StaticArrays + ArrayPartition + DiffEq = Allocations?

I’m attempting to convert the DiffEq example using ArrayPartition to also use StaticArrays to understand how to feed in an ArrayPartition of StaticArrays for my own problem. This is meant to be a toy example to help me understand things a bit better.

Also, using the info on feeding StaticArrays into the problem for code optimization here.

Problem: My f function does not allocate (this is good!) and there aren’t any type instabilities when running @code_warntype but when I time the actual solve there are a ton of allocations. This seems counter to what the page on code optimization indicates.

Question: What is going on here? Am I calling @btime incorrectly? Is there something else I need to do in f to prevent allocations?


using Unitful, RecursiveArrayTools, OrdinaryDiffEq
using LinearAlgebra
using StaticArrays

r0 = SA[1131.340, -2282.343, 6672.423]u"km"
v0 = SA[-5.64305, 4.30333, 2.42879]u"km/s"
Δt = 86400.0*365u"s"
μ = 398600.4418u"km^3/s^2"
rv0 = ArrayPartition(r0,v0)

function f(y, μ, t)
    r = norm(y.x[1])
    dy1 = y.x[2]
    dy2 = -μ * y.x[1] / r^3
    ArrayPartition(dy1, dy2)

prob = ODEProblem(f, rv0, (0.0u"s", Δt), μ)

using BenchmarkTools
@btime f($rv0, $μ, 0.0) # ~11ns, 0 allocations
alg = Vern8()
save_everystep = false
@btime solve($prob, $alg, save_everystep=$save_everystep) # ~25ms, ~70k allocations

I’d check this on v1.9 because the effects analysis improved and this may just be something where the compiler didn’t optimize it out on a given version.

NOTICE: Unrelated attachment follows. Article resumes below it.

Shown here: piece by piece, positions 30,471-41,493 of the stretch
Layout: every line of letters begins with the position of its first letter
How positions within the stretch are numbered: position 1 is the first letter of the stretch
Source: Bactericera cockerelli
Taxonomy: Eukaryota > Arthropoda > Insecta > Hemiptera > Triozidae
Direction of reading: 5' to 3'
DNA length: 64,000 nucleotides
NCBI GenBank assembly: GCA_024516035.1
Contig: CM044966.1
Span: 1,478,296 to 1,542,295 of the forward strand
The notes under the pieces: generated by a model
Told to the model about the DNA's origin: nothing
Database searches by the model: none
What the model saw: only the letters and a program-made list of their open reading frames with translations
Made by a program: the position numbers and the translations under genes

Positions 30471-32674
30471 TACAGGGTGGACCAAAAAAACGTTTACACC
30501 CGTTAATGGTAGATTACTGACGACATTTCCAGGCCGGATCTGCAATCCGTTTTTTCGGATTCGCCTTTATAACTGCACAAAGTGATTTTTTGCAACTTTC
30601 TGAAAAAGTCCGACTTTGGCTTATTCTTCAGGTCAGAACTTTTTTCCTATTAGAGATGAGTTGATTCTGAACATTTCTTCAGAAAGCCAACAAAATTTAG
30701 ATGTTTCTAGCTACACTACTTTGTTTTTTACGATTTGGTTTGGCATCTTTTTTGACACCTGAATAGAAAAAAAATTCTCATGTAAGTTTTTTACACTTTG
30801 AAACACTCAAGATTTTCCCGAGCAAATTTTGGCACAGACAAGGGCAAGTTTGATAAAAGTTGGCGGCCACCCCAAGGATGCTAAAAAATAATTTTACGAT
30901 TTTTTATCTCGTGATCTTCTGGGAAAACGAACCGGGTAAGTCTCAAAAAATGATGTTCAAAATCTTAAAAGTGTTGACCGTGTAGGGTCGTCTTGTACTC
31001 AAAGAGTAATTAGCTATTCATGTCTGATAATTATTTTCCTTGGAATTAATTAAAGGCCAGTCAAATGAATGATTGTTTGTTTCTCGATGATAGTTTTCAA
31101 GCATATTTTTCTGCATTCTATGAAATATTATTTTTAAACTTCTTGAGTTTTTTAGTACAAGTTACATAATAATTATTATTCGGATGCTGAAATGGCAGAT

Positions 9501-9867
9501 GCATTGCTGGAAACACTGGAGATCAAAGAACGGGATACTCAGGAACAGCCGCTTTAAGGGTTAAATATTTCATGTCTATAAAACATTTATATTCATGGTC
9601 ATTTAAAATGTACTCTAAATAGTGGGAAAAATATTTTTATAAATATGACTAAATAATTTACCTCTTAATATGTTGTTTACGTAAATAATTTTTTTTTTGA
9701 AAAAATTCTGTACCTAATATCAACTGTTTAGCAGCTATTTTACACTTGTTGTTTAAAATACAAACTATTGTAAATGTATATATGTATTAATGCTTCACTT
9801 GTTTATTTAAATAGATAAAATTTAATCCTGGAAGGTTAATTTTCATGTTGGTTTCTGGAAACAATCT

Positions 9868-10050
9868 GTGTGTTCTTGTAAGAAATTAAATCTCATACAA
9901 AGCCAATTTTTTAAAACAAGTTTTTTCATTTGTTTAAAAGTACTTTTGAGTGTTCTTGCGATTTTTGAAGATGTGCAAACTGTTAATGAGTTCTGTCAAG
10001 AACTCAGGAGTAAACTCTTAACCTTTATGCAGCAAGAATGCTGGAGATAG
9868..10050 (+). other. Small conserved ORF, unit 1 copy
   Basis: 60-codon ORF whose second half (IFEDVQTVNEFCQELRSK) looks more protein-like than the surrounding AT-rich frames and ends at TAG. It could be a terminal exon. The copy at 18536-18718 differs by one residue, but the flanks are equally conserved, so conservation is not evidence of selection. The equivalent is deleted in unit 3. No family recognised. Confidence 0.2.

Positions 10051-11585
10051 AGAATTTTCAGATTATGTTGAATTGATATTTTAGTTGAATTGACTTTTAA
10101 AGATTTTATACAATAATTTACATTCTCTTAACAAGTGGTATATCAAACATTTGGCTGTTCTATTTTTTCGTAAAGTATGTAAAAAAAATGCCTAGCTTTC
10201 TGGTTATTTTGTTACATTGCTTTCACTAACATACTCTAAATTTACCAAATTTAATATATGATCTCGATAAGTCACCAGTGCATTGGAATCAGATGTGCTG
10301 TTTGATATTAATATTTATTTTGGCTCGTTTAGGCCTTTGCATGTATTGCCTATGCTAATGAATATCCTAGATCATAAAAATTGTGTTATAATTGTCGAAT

Thank Chris,

I took your advice and downloaded the 1.9.0-beta3. What I see is that the total compute time is roughly flat with 1.8.5, but the allocations did significantly decrease.

Does this mean the code is butting up against the speed of the actual calculation? This seems pretty slow for what appears to be a simple solve, but there also appears to be a history of people complaining about the efficiency of norm. IDK if that’s still relevant though.

Running identical code from above in two different environments:

Version 1.8.5

@btime f($rv0, $μ, 0.0)
  7.800 ns (0 allocations: 0 bytes)

@btime solve($prob, $alg, save_everystep=$save_everystep)
  16.090 ms (70550 allocations: 3.24 MiB)

Version 1.9.0-beta3

 @btime f($rv0, $μ, 0.0)
  7.500 ns (0 allocations: 0 bytes)

 @btime solve($prob, $alg, save_everystep=$save_everystep)
  15.072 ms (121 allocations: 11.98 KiB)

I just used add packagname manually for adding everything so I’m not sure if each environment has the exact same package versions and I’m not sure how to check easily. IDK if that’s important, but I thought I’d add it.

Yup, this looks about as expected.

That was fixed up.

What does the profile say? Share a flame graph. If it’s mostly in the parts that aren’t allocating then the allocations are not the issues. Allocations can even improve performance in some cases.

For the lowest overhead case, try the Vern implementations in SimpleDiffEq.jl. If it’s a dead simple ODE like this, then those should have essentially zero overhead since they are just the loop. GPUVern7 and GPUVern9.

The big thing to ask is whether the Verner methods are the right ones for the job here. At the tolerances you’re choosing, the answer is probably no.